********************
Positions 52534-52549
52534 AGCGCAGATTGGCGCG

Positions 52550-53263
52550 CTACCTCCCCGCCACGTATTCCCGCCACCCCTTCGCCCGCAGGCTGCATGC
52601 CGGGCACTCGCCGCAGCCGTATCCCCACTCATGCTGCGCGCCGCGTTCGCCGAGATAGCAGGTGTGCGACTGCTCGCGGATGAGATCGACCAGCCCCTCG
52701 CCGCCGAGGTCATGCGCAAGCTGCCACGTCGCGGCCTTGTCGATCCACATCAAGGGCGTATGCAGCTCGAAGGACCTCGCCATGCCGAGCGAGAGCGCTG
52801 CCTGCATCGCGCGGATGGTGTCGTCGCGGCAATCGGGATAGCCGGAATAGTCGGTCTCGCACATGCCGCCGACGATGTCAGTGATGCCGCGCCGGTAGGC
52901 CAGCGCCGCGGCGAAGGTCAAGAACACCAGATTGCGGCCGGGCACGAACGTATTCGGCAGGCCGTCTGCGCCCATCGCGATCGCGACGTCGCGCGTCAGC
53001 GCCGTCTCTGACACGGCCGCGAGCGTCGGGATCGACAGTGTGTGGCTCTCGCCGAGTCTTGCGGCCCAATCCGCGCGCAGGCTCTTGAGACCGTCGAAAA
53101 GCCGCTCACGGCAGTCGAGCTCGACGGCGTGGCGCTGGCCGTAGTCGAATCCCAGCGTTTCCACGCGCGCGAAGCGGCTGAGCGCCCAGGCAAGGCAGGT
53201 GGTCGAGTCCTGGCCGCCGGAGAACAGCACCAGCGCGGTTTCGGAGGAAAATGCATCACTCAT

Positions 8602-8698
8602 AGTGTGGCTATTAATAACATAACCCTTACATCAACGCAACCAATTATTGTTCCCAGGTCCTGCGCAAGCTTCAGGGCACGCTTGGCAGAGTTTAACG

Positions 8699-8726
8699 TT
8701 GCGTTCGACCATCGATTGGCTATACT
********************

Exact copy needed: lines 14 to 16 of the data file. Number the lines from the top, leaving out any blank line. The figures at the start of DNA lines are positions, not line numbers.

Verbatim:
Positions 8699-8726
8699 TT
8701 GCGTTCGACCATCGATTGGCTATACT